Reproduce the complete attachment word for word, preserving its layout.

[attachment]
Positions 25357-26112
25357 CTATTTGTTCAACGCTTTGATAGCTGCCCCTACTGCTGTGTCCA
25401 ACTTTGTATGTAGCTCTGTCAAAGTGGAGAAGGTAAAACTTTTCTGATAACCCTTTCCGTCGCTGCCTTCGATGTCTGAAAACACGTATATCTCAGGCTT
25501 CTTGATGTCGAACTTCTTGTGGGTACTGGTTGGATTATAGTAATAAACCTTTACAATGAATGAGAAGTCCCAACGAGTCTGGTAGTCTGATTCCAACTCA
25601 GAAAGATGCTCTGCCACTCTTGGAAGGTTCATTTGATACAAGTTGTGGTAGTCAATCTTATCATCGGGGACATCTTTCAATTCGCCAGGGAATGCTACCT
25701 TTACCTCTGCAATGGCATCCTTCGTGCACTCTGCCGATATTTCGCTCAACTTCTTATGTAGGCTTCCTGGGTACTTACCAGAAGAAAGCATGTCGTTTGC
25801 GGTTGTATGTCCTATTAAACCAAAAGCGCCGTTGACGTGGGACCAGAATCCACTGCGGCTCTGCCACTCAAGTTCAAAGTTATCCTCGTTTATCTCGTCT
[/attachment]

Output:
Positions 25357-26112
25357 CTATTTGTTCAACGCTTTGATAGCTGCCCCTACTGCTGTGTCCA
25401 ACTTTGTATGTAGCTCTGTCAAAGTGGAGAAGGTAAAACTTTTCTGATAACCCTTTCCGTCGCTGCCTTCGATGTCTGAAAACACGTATATCTCAGGCTT
25501 CTTGATGTCGAACTTCTTGTGGGTACTGGTTGGATTATAGTAATAAACCTTTACAATGAATGAGAAGTCCCAACGAGTCTGGTAGTCTGATTCCAACTCA
25601 GAAAGATGCTCTGCCACTCTTGGAAGGTTCATTTGATACAAGTTGTGGTAGTCAATCTTATCATCGGGGACATCTTTCAATTCGCCAGGGAATGCTACCT
25701 TTACCTCTGCAATGGCATCCTTCGTGCACTCTGCCGATATTTCGCTCAACTTCTTATGTAGGCTTCCTGGGTACTTACCAGAAGAAAGCATGTCGTTTGC
25801 GGTTGTATGTCCTATTAAACCAAAAGCGCCGTTGACGTGGGACCAGAATCCACTGCGGCTCTGCCACTCAAGTTCAAAGTTATCCTCGTTTATCTCGTCT